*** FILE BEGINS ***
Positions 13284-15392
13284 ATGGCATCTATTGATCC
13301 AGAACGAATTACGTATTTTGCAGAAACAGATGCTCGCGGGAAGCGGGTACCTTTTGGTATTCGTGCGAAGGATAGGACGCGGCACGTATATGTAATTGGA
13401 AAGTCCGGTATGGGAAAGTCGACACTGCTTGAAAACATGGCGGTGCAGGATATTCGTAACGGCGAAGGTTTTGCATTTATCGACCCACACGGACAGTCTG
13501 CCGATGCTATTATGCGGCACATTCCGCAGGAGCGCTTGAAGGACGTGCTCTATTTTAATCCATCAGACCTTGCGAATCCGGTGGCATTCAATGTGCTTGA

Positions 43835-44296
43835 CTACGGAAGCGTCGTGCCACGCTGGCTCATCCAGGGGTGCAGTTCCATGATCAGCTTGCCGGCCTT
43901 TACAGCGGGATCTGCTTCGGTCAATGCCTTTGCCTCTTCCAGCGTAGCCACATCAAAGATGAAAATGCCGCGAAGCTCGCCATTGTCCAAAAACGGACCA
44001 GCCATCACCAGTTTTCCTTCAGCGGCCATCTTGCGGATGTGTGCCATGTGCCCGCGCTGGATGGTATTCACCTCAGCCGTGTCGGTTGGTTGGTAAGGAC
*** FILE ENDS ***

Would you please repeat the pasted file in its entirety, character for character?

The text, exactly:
Positions 13284-15392
13284 ATGGCATCTATTGATCC
13301 AGAACGAATTACGTATTTTGCAGAAACAGATGCTCGCGGGAAGCGGGTACCTTTTGGTATTCGTGCGAAGGATAGGACGCGGCACGTATATGTAATTGGA
13401 AAGTCCGGTATGGGAAAGTCGACACTGCTTGAAAACATGGCGGTGCAGGATATTCGTAACGGCGAAGGTTTTGCATTTATCGACCCACACGGACAGTCTG
13501 CCGATGCTATTATGCGGCACATTCCGCAGGAGCGCTTGAAGGACGTGCTCTATTTTAATCCATCAGACCTTGCGAATCCGGTGGCATTCAATGTGCTTGA

Positions 43835-44296
43835 CTACGGAAGCGTCGTGCCACGCTGGCTCATCCAGGGGTGCAGTTCCATGATCAGCTTGCCGGCCTT
43901 TACAGCGGGATCTGCTTCGGTCAATGCCTTTGCCTCTTCCAGCGTAGCCACATCAAAGATGAAAATGCCGCGAAGCTCGCCATTGTCCAAAAACGGACCA
44001 GCCATCACCAGTTTTCCTTCAGCGGCCATCTTGCGGATGTGTGCCATGTGCCCGCGCTGGATGGTATTCACCTCAGCCGTGTCGGTTGGTTGGTAAGGAC